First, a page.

{Jeff Sigman}{Senior Program Manager & NAP Hero}{Enterprise Security Group}

    {NAP Blog, FAQ, Forum, MSDN, Site and my bloÿg}

    Friday, May 16, 2008 12:11 AM
  • Hello Sascha,

     

    I hear your concern and understand what you would like to do.  With Vista, this is not a problem at all with the SSO feature, however, this feature does not exist in XP and unfortunately, we do not have any plans to backport this feature to XP as it is just too complex a change.

     

    Please understand that DHCP is not your problem.  Even if you were able to obtain your new address within a second, this would still break.  The problem has to do with the Netlogon service not waiting.  When the machine gets an IP address, the netlogon is aware of that and therefore as soon as the user logs in, Netlogon begins to communicate with the DC that is available.  At the same time, the connection is being reauthenticated and after it is successful, the client will switch VLANs.  This is what breaks the GPO/login script processing.  Even though the client is sending out DHCP requests, he still has an IP address that could be used if it were valid on the VLAN.  Once the communication is lost with the DC, the client does not re-enumerate the DC's address on this new VLAN and start the GPO processing again. 

     

    What some companies have done is keeps the IP addesses'ing the same for both VLAN, but provided restrictive ACLs on the machine VLAN to prevent machines from accessing the whole network. 

     

    I hope this clears things up.

    Friday, May 16, 2008 2:55 PM
  • Hi Clay,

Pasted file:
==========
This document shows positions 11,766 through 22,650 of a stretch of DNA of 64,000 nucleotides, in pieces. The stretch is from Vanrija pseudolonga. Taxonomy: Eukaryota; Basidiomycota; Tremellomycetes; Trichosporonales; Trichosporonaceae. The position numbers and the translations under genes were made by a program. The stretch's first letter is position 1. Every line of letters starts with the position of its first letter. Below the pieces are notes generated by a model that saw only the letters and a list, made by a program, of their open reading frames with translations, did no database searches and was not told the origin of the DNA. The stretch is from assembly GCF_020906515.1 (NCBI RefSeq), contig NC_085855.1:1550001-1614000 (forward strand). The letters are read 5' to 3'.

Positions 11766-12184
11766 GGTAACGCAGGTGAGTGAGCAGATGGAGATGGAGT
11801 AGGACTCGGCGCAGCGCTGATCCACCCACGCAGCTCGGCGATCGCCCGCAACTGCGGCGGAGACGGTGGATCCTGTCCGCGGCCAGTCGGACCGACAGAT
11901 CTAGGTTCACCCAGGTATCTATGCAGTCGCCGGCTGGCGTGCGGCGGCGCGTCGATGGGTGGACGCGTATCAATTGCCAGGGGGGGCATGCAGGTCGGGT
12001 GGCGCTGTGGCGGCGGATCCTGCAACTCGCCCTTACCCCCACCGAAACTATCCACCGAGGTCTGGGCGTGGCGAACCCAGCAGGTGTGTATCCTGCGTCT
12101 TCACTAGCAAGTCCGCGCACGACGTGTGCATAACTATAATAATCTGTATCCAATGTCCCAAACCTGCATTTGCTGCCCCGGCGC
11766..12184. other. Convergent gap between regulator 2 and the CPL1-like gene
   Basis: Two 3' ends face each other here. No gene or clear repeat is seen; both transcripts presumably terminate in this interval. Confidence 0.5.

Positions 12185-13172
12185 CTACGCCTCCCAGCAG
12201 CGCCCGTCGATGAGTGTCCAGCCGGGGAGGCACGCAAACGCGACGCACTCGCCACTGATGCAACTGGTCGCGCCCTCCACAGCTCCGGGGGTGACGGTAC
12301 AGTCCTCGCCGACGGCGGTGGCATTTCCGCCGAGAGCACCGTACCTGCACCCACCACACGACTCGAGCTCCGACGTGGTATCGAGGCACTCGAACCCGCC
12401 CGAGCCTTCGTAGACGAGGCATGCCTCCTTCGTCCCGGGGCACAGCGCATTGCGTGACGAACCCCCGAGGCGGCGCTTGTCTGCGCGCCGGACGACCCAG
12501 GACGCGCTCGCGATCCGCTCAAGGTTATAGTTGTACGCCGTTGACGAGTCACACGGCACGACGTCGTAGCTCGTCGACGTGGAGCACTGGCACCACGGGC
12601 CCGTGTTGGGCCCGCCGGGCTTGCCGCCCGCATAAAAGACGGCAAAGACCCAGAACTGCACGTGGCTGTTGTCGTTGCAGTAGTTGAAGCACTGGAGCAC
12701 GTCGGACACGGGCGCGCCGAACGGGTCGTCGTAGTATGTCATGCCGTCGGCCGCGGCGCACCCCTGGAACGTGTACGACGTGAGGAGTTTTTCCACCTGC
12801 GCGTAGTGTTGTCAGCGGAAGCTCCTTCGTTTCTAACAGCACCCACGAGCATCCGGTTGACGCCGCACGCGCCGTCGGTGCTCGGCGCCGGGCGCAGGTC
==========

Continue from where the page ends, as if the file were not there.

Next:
that are bad news for the NAP deployment Sascha and me have in mind. With migration to Vista not in sight we will see in which direction we push this project.
    So far thank you Jeff and Clay for your help and clarification in this issue. We will come back to you if we need further assistance.

    Best Regards

    Daniel
    Friday, May 16, 2008 4:04 PM
  • Bummer. Please let us know if you need other help. Also, if you figure out anything on the timing I'd love to hear about it!

     

    {Jeff Sigman}{Senior Program Manager & NAP Hero}{Enterprise Security Group}

    {NAP Blog, FAQ, Forum, MSDN, Site and my bloÿg}

    Friday, May 16, 2008 4:28 PM
  • Hi Clay,

     

    you mean upon computer boot up, suppose they are in vlan 999 (10.10.22.0/24).  Upon user logon, the switch port change to vlan 38 (10.10.22.0/24) with the same IP address'ing but different VLAN?  

     

    Wondering can this be done on the Cisco 6506 core switches, different vlans with same IP range? How to do ACL? How about routing?

     

    -lpeng  

    Thursday, May 22, 2008 4:03 AM
  • Hey Jeff, Hey Clay,

    Sascha and me decided to give Vista a try and see if, as Clay stated, our plans for deployment are no problem with vista.

    Sorry to say but there are also big problems with vista. I tried to config Vista with sso and vlan switching via netsh. So far no problem at all but prelogon don't work. In the logs I see that the WLAN Autoconfig Service (wlansvc) tries to connect to the network without ssid. This gives an error an vista abandon the prelogon and goes on with windows logon an after that with wireless authentication and this time it works.

    I'm very confused now -  don't seem to that simple with vista.


    Regards

    Daniel

    Monday, May 26, 2008 8:46 AM
  • Daniel,

    We are also in test setting up 802.1x with dynamic vlan Switching from client vlan to user vlan and back again.